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Wine Masters Review

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Wine Masters: review of a documentary serie about the world of wine, created by the Dutch producer Klaas de Jong. An ambitious project, meant to engage its viewers by giving them emotions that go far beyond classic information.

Wine Masters Review: tasting the wine.

From the very first images, attention is attracted by vibrant colors: above all, the green of rows that, like a precious diadem, cover sinuous hills, the gold and the purple of grapes, the brown of barrels.

Slow panoramic shots show lush countrysides in all their splendor: enchanted places, fit for a book of fables, crossed by placid rivers and embellished by small, picturesque villages.

A sweet and intriguing soundtrack, leitmotiv of the entire serie, accompanies the declaration of love of a ‘vigneron’ for his land and his job: far more than a simple profession, it’s an irresistible passion.

Wine Masters Review: inspecting the vineyard.

Klaas highlights immediately the deep connection between nature and human factors when dealing with winemaking. His reference to an extended interpretation of the concept of ‘terroir’ is explicit: an interpretation that, in addition to terrain, climate and cultivation techniques, includes people as an essential ingredient in the creation of a great product.

The humanity he refers to is embodied in the great ‘families of wine’: in the first season of Wine Masters we meet five of them, one for each episode, representing specific areas of France: the Guigal Family (Rhone), the Bourgeois Family (Loire), the De Bouard Family (Bordeaux), the Drouhin Family (Burgundy) and the Trimbach Family (Alsace).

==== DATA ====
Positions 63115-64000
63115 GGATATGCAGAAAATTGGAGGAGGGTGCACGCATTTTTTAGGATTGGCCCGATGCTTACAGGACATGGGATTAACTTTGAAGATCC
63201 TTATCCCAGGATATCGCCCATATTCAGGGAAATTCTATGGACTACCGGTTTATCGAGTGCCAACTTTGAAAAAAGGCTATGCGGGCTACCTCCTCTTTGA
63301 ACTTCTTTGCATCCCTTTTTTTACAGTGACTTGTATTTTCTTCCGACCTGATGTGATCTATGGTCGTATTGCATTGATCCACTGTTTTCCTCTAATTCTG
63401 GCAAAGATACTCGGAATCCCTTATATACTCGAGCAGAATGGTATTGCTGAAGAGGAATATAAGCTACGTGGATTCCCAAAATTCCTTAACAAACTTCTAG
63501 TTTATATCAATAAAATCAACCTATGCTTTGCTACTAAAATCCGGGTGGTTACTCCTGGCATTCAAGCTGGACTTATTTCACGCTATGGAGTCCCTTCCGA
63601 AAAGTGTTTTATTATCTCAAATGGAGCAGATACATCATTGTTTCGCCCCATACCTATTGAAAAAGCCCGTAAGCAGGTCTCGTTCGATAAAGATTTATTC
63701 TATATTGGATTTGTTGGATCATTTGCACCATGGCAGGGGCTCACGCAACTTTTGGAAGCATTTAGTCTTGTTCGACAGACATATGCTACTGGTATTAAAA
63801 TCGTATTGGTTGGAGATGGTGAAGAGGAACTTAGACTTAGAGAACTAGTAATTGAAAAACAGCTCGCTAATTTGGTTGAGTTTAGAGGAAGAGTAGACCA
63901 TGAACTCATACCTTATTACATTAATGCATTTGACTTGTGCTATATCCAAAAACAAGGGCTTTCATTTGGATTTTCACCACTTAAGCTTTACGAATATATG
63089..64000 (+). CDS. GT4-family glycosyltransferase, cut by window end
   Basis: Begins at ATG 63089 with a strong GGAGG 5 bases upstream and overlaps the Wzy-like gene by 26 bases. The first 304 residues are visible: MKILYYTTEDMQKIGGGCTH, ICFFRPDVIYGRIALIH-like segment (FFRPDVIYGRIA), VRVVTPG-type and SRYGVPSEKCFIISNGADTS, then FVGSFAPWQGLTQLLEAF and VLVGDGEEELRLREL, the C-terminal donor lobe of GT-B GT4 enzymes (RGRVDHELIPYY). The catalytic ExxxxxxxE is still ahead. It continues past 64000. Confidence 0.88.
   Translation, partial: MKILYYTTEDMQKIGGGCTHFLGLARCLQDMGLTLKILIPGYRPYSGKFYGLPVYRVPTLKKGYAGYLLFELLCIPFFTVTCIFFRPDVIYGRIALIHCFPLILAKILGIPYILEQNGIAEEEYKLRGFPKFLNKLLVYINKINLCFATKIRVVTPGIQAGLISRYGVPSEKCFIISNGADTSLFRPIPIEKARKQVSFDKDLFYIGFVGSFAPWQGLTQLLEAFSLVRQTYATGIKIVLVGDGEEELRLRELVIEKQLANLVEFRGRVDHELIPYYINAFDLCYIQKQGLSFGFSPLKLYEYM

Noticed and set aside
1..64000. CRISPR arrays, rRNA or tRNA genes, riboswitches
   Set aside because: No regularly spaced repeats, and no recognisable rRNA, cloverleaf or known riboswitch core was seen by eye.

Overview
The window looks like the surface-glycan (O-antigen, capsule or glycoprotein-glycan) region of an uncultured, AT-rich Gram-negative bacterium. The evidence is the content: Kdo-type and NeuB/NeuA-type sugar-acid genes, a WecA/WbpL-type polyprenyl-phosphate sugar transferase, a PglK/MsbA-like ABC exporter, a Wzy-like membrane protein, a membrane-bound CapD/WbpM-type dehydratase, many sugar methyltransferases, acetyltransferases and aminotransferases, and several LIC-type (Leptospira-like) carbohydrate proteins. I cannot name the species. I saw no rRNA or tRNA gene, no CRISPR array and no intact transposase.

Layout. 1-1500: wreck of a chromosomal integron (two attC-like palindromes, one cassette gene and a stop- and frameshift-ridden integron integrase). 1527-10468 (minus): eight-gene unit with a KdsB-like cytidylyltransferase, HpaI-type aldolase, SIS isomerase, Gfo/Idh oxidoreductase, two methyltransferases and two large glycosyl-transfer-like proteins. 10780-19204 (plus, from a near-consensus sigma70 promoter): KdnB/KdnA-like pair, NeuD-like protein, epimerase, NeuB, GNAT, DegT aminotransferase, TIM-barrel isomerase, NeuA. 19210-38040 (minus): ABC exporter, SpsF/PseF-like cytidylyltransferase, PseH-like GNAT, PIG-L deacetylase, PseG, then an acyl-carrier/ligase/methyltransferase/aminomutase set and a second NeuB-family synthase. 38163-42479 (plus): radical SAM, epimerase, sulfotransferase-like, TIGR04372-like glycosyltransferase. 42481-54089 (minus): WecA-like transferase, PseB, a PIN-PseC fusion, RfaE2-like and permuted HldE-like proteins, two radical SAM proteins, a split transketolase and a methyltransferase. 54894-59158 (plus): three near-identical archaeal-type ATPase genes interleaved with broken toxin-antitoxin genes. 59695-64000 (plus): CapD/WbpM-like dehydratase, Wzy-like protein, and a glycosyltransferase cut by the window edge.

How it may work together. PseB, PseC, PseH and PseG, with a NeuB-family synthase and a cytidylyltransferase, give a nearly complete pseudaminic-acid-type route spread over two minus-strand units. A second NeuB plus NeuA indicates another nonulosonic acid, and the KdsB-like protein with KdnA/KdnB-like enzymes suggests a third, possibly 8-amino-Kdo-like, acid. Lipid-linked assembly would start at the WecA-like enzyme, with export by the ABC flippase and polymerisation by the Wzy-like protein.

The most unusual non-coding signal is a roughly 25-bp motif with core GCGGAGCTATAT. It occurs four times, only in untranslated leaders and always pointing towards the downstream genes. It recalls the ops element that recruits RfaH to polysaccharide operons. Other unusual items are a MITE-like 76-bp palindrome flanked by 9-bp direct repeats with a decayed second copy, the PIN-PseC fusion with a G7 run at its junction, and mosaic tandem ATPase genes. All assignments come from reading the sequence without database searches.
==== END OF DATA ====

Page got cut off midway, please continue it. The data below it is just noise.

They are all very special, there are no doubts about it: custodians of knowledge passed down jealously from one generation to another and perfected over time. A type of knowledge finding its expression in the creation of unique wines, true works of art, whose value derives not just from quality, but also and above all from a strong ‘personality’, reflecting perfectly that of their makers.
The film director is very good at revealing features like this one: something impalpable, but clearly of fundamental importance. To achieve this result, he brings into play the members of these families: listening to their words and looking at them during the interviews, it’s possible to start understanding what it means to be a Master of Wine.

Klaas, whose direction manages to be both strong and discreet, is supported in every episode by the precious comments of two experts, Tim Atkin and Jeannie Cho Lee, passionate journalists and wine writers.

At the end of each video, its protagonists suggest their favorite matches with food. Convivial scenes complete the narration, showing the families of wine at the table and portraying them in what is probably their moment of maximum unity and splendor.

Those who are lucky enough to savour and appreciate the fruits of these people’s hard work, should be aware that opening one of their bottles, it’s like to open the Pandora’s box, whose content is a huge quantity of sensations, deeply marked by vivid humanity: a type of ingredient that can instill unique pleasures in both the palate and the mind.

If the purpose of Klaas de Jong in making Wine Master was to provide its viewers not just with information, but also with sensations, he has been successful. This serie is therefore recommended in equal measure to both novices and enthusiasts, giving the opportunity to really ‘feel’ and appreciate the world of wine.

Wine Masters Review: looking at the vineyard.
Klaas de Jong

“Win has always been a big passion and hobby of mine. Now I want to share this with other wine lovers”.
Klaas de Jong

Wine & Grapes.

Wine Masters
First Season: France

Each of the five episodes of ‘Wine Masters’ is dedicated to a specific area of France:

Episode 1: Rhone

Episode 1: Rhone

Episode 2: Loire

Episode 2: Loire

Episode 3: Bordeaux

Episode 3: Bordeaux

Episode 4: Burgundy

Episode 4: Burgundy

Episode 5: Alsace

Episode 5: Alsace

Wine Masters Logo

The images displayed in this page belong to WebFoodCulture, to Mr. Klaas de Jong and to FarmHouse Prod.